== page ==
- Series author Elizabeth George was openly displeased about the casting choice for Barbara Havers of The Inspector Lynley Mysteries - The BBC cast the lovely Sharon Small in the role, whereas Barbara is distinctly unattractive. Then George saw Small's performance in the pilot, in which Sharon absolutely nailed Barbara Havers in all her awkward, bitter, broken glory, and changed her mind. To this day Small's performance is lauded as one of the best aspects of the series.
- Happened twice in Criminal Minds. Garcia was originally written as a middle-aged Mexican man, but when the white, blonde and very female Kirsten Vangsness was introduced to the producers they had to have her and changed the part. (Her last name was later explained as coming from a stepfather.) Aaron Hotchner was supposed to be a blonde Mormon from Utah, but the part eventually went to the dark-haired Virginian Thomas Gibson.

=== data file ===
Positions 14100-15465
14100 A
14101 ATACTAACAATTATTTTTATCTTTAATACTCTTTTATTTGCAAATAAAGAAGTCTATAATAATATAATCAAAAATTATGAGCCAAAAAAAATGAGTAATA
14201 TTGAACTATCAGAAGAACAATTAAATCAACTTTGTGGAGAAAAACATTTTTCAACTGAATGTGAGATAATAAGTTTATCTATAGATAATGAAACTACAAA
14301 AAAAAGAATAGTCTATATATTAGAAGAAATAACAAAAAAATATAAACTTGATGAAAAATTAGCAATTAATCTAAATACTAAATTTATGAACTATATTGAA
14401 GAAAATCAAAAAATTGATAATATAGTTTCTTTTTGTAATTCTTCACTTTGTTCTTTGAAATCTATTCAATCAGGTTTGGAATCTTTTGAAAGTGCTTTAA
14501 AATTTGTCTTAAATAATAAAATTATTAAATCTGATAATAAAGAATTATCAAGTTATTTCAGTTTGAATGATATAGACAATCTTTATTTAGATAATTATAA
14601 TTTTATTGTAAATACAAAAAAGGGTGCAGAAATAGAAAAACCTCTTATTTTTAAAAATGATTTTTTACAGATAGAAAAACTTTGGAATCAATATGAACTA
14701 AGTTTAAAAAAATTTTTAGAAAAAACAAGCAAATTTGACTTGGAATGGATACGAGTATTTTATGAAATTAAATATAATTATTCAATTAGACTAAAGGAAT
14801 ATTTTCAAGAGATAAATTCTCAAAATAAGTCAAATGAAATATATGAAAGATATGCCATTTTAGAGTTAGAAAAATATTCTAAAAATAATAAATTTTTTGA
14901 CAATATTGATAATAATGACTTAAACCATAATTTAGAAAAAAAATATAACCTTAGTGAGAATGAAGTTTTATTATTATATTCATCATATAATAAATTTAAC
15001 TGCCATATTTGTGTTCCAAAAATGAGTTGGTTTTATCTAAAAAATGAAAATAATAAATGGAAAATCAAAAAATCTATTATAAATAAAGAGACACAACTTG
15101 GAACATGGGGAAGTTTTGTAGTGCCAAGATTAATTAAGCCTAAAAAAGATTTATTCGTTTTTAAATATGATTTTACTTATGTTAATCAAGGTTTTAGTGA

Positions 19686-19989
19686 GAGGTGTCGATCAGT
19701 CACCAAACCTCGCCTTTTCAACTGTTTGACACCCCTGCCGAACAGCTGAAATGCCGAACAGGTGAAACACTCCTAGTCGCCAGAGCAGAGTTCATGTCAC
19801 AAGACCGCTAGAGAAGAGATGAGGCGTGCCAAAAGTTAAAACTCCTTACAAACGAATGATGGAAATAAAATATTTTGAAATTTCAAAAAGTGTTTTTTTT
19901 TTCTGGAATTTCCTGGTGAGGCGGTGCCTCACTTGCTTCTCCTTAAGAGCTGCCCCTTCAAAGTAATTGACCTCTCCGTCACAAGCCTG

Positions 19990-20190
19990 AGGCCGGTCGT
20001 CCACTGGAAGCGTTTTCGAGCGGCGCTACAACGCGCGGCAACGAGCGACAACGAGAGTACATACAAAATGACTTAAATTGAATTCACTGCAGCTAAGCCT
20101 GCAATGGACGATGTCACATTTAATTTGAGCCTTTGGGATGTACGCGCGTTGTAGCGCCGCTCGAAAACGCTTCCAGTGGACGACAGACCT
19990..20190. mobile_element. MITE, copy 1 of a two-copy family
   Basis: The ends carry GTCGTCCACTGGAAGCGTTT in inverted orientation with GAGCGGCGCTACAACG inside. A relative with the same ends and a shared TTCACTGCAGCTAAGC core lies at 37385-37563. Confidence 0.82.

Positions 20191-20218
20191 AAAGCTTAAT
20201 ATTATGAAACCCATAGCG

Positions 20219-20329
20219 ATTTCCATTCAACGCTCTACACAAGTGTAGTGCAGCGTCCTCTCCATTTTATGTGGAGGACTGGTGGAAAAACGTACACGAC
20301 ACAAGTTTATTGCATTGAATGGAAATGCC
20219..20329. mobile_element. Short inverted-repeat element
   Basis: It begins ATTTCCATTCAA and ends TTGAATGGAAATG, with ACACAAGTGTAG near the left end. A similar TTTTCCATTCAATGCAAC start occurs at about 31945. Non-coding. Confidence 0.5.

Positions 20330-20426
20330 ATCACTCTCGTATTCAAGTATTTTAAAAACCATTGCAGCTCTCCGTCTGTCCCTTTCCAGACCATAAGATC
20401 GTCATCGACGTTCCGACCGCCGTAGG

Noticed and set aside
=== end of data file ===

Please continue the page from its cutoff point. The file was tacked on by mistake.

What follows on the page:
- Steven Moffat was adamant that he'd had enough of young Doctors in Doctor Who, and was going to cast an actor who was at least middle-aged. And then the 28-years-old-but-still-looks-like-he-should-be-in-school Matt Smith auditioned, and that was that.
- The creators of Elementary have said the part of Joan Watson was race-neutral, and it went to Lucy Liu because she was the best woman for the part. Which makes the claims about the decision stemming from a desire to pander to minorities even more ridiculous.
- Grey's Anatomy has always been known for colorblind casting (leading to one of the most diverse casts on television,) but that doesn't mean that they didn't have a general idea of who to cast. Miranda Bailey (nIcknamed "The Nazi"!) was intended to be a blond, white woman until Chandra Wilson got a hold of the part.
- Kaylee from Firefly was originally intended to be Asian, but Jewel Staite's audition impressed Joss Whedon enough that he decided to give her the part anyway. This did have the awkward side effect of leaving no major characters of Asian descent in a universe heavily influenced by Chinese culture, however.
- In The Suite Life of Zack and Cody, originally the parts of Maddie and London were inverted, with the blond Ashley Tisdale playing the obvious Paris Hilton expy London Tipton, and Brenda Song playing Maddie. However, when it was revealed that Brenda Song has a natural affinity for playing The Ditz, the roles were reversed.
- They had fun with this in one episode during an alternate universe where Maddie and London's roles were reversed.